Author(s): Solomon AW, Peeling RW, Foster A, Mabey DC
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Abstract Trachoma is caused by Chlamydia trachomatis. Clinical grading with the WHO simplified system can be highly repeatable provided graders are adequately trained and standardized. At the community level, rapid assessments are useful for confirming the absence of trachoma but do not determine the magnitude of the problem in communities where trachoma is present. New rapid assessment protocols incorporating techniques for obtaining representative population samples (without census preparation) may give better estimates of the prevalence of clinical trachoma. Clinical findings do not necessarily indicate the presence or absence of C. trachomatis infection, particularly as disease prevalence falls. The prevalence of ocular C. trachomatis infection (at the community level) is important because it is infection that is targeted when antibiotics are distributed in trachoma control campaigns. Methods to estimate infection prevalence are required. While culture is a sensitive test for the presence of viable organisms and nucleic acid amplification tests are sensitive and specific tools for the presence of chlamydial nucleic acids, the commercial assays presently available are all too expensive, too complex, or too unreliable for use in national programs. There is an urgent need for a rapid, reliable test for C. trachomatis to assist in measuring progress towards the elimination of trachoma.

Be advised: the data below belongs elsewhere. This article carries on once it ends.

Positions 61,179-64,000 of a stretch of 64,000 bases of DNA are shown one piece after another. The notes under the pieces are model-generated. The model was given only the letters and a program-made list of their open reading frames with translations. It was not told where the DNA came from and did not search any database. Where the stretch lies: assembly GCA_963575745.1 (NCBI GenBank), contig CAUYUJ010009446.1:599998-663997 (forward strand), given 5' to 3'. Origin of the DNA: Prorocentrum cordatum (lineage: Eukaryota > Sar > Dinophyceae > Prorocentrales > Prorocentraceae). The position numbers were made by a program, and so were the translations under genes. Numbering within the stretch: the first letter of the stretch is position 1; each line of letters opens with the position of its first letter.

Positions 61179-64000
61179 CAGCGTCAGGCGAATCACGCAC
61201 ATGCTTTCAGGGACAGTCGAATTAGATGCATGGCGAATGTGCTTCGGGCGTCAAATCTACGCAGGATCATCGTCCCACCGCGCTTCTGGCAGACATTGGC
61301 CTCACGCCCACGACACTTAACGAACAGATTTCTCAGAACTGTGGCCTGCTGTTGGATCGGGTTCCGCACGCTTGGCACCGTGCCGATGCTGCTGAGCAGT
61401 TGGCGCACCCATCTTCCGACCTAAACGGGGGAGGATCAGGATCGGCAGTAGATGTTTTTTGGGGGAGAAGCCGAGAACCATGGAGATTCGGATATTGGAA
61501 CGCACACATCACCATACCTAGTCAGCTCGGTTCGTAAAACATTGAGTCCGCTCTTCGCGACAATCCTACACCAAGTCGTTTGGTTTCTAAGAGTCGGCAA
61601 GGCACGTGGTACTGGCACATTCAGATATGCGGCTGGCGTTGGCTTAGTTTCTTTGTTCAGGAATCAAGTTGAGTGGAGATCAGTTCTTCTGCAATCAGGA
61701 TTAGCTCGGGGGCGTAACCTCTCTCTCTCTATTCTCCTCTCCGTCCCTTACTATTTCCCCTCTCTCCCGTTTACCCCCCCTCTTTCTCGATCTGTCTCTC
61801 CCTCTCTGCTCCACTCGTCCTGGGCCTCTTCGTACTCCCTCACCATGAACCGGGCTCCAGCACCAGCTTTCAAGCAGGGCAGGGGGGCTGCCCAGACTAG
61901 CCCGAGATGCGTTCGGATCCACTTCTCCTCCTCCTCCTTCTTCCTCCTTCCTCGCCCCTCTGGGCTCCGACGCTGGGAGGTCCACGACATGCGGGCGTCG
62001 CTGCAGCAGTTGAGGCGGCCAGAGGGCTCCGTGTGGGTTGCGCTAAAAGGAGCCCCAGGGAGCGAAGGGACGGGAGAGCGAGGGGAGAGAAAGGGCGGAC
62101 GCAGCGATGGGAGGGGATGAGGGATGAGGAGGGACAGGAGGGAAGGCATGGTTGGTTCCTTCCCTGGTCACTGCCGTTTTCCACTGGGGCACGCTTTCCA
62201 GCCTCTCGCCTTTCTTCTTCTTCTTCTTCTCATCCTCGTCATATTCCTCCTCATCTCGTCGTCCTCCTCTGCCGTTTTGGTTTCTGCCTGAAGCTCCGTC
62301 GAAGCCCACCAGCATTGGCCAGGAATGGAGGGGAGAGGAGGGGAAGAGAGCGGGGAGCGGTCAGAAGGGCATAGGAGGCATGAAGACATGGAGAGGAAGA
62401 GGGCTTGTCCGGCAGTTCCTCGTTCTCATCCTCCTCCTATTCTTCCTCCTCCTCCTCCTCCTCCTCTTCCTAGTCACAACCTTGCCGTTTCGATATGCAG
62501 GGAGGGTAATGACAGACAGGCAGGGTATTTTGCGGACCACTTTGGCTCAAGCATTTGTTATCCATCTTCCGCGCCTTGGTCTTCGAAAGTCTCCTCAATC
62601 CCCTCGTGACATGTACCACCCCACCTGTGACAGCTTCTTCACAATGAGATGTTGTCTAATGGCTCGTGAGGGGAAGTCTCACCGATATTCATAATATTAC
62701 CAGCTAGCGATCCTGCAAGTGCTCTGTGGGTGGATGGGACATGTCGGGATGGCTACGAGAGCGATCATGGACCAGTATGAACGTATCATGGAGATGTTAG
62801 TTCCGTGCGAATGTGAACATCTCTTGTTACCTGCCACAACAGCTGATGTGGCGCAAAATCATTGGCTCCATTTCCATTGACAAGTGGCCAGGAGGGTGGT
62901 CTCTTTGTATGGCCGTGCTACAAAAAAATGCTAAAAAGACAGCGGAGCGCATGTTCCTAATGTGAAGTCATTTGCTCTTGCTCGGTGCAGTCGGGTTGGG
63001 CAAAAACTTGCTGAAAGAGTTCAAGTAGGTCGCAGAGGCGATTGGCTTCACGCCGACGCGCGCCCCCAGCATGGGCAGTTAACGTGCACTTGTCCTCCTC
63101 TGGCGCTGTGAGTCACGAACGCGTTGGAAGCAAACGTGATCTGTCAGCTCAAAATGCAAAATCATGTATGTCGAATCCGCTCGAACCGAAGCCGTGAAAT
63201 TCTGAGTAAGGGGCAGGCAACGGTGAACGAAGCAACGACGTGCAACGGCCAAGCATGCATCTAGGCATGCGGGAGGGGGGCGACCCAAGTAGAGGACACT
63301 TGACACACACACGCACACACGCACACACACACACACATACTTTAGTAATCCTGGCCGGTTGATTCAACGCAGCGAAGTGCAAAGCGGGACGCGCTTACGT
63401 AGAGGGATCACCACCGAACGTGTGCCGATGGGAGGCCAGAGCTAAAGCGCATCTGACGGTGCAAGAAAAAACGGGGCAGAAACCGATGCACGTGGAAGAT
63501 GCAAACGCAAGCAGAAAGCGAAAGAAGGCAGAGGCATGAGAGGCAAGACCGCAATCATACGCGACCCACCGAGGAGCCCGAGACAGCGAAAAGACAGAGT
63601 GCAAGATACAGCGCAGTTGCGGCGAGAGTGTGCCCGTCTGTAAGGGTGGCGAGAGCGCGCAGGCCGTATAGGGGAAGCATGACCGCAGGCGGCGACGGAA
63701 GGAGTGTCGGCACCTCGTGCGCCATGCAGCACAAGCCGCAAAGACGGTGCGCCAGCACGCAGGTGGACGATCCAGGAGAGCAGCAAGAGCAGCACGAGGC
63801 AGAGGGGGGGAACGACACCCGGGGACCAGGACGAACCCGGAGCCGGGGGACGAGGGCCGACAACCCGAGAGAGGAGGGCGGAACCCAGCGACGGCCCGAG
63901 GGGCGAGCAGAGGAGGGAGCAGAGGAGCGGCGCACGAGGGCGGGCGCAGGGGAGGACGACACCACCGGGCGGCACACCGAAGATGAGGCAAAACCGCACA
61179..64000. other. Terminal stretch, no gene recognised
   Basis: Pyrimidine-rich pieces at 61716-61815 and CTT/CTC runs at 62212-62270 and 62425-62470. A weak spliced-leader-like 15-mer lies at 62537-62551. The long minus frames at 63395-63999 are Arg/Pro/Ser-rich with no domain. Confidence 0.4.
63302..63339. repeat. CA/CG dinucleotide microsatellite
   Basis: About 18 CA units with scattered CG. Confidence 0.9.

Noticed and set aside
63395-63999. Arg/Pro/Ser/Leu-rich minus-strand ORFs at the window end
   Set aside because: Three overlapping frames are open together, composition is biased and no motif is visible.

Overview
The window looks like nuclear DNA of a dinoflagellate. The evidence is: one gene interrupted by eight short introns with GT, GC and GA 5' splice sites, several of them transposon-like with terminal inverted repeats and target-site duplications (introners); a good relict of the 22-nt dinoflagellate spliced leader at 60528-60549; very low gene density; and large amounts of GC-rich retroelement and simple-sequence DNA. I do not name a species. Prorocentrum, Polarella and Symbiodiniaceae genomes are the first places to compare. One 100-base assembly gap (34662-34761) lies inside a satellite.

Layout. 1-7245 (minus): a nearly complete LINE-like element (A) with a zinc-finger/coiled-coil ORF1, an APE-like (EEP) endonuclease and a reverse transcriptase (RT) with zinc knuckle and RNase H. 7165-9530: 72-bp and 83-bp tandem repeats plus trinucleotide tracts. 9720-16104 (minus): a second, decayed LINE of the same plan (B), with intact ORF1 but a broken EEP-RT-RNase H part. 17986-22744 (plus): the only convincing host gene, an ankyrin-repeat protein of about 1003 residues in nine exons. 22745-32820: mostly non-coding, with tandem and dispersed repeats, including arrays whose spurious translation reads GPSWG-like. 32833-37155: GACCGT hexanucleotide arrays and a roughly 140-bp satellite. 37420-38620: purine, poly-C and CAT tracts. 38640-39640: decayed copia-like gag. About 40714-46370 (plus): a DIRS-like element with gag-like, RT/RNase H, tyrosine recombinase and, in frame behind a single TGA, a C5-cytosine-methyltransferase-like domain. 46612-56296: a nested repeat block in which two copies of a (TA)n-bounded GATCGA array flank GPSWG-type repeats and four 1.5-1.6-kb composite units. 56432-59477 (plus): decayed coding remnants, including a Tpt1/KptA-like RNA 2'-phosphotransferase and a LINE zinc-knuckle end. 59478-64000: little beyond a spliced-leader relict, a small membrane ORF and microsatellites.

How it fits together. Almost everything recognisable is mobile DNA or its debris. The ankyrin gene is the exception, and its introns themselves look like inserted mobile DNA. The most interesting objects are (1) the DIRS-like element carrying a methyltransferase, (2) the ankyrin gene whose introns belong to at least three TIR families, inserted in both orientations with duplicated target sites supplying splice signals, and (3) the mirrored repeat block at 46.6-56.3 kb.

This article was published in Clin Microbiol Rev
and referenced in Journal of Clinical & Experimental Ophthalmology